The NHL is looking to establish a new rule against blind-side hits to the head as soon as possible, but any change for the rest of the regular season or playoffs would involve possible supplemental discipline but would not involve on-ice officials calling a minor or major penalty.
"A penalty call on the ice [based on any new rule] would be a difficult thing to consistently administer at this time," said Colin Campbell, the NHL's Senior Executive Vice President of Hockey Operations, during an appearance on NHL Live! radio.
The alternative measure would be for any potential violation to be reviewed by Campbell and his Hockey Operations staff. Any questionable play would involve "a lateral, back pressure or blind-side hit to an opponent where the head is targeted and/or the principal point of contact is not permitted."
At last week's general managers meeting in Boca Raton, Fla., the GMs of all 30 NHL clubs unanimously approved this quoted language about "lateral, back pressure or blind-side hits." The second sentence of the GMs' proposed new rule language was "A violation of the above will result in a minor or major penalty and shall be reviewed for possible supplemental discipline."
The League is proposing that the major and minor penalty calls portion of the rule be instituted for the 2010-2011 regular season, in part to help provide on-ice officials with the full adaptation period afforded by training camps and preseason games.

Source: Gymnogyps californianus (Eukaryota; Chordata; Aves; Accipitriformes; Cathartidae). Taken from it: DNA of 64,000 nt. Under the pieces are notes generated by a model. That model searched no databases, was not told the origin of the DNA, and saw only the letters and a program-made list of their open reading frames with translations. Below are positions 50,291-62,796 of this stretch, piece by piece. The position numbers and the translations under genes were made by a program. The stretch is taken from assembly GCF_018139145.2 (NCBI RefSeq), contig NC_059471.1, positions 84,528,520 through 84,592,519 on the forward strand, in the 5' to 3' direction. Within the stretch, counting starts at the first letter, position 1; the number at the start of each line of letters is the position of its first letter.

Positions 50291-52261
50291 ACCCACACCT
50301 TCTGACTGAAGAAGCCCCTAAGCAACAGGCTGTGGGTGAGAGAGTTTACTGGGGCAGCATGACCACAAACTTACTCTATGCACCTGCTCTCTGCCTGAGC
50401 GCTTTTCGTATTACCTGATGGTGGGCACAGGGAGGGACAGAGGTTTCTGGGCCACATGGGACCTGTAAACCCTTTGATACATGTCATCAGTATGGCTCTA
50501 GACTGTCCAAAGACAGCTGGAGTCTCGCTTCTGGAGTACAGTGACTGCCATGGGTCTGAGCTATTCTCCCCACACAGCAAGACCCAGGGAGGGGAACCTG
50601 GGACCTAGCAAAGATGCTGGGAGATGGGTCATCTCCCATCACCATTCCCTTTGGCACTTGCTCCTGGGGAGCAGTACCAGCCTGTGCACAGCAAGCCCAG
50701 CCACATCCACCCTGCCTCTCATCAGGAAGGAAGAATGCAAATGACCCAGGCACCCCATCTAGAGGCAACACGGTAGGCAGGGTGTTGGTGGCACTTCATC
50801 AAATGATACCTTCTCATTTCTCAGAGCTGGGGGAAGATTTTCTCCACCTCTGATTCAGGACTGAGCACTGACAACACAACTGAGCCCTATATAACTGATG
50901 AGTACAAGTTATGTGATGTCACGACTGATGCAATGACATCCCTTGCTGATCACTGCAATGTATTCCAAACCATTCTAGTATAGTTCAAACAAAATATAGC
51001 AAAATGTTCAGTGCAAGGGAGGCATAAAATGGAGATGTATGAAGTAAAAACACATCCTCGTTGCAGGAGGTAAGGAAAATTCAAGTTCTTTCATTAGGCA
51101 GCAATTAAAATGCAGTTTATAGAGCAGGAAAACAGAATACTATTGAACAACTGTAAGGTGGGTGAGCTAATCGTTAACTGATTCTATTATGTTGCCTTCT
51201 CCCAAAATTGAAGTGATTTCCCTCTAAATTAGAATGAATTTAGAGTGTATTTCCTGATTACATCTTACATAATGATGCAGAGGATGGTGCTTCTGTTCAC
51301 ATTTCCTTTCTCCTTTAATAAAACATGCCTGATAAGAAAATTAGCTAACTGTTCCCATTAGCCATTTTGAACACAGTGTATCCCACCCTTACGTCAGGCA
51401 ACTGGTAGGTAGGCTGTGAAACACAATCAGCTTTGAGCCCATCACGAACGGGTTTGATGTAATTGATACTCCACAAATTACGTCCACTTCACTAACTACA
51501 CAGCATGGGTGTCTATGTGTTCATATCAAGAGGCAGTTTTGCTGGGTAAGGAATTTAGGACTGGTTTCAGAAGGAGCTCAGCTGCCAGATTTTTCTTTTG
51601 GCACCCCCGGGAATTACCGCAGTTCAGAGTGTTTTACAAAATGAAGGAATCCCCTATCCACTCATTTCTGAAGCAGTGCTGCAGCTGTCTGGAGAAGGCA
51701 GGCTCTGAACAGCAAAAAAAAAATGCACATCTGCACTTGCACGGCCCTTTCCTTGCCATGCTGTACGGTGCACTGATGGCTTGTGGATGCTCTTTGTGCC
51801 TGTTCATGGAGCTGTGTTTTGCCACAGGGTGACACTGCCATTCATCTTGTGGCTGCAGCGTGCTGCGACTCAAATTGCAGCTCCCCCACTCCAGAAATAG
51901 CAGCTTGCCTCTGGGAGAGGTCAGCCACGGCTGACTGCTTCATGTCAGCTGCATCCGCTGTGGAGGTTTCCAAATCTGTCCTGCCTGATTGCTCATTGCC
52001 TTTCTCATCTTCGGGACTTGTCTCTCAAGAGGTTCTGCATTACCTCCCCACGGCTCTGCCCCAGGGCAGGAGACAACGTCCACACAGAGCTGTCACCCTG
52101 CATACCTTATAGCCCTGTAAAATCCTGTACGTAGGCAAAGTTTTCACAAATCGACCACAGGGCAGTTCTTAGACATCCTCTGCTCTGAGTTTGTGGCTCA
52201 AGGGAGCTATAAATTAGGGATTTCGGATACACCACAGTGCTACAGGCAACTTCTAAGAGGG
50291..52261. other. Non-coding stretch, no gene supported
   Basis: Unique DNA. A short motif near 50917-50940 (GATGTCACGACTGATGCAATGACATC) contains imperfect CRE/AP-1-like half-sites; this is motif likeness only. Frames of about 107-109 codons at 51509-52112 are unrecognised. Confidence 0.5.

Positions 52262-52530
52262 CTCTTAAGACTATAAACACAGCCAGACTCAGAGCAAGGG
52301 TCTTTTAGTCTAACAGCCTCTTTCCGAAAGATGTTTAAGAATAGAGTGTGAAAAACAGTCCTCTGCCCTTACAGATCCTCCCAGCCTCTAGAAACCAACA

NHL executives were busy Wednesday finishing up a DVD package to be delivered to the 30 teams, plus the NHL Players’ Association and NHL on-ice officials. The DVD would illustrate what hits would and would not be reviewed under the proposed rule change--and, for next season, which ones would be subject to on-ice minor or major penalties.
"We would like to [establish the rule] as soon as possible," said Campbell. "But key people need to understand what we propose."
In an interview with Toronto radio station AM640 and host Darren Dreger, NHL Deputy Commissioner Bill Daly acknowledged expediting the rule change was "very important for the game and it is very important we do it the right way with the game's shareholders."
The next official step in any rule change would be gaining approval of the NHL's competition committee. Campbell said players on the competition committee are being contacted through efforts of the Players' Association.
Daly said that what follows the competition committee step is approval by the League's Board of Governors. Daly explained the "added complication" that the Board of Governors vote needs to be unanimous because the rule is in season.
"We are working to see if the new rules can be implemented as quickly as possible, and perhaps as early as before the end of the season," Daly said Tuesday night. "We are proceeding on the basis (of) doing what is best for the game and the players on a responsible timetable within the parameters of our legal and contractual obligations."
Campbell said the Matt Cooke hit on Marc Savard, which resulted a possible season-ending concussion for the Boston star but no suspension for Cooke, represents one of several hits that have concerned Hockey Operations and the League's GMs. Its timing on the day before the recent GMs meeting was "reminded quite graphically" of the issue, he said, but that the conversation about blind-side hits to the heads has been ongoing for "last couple of years."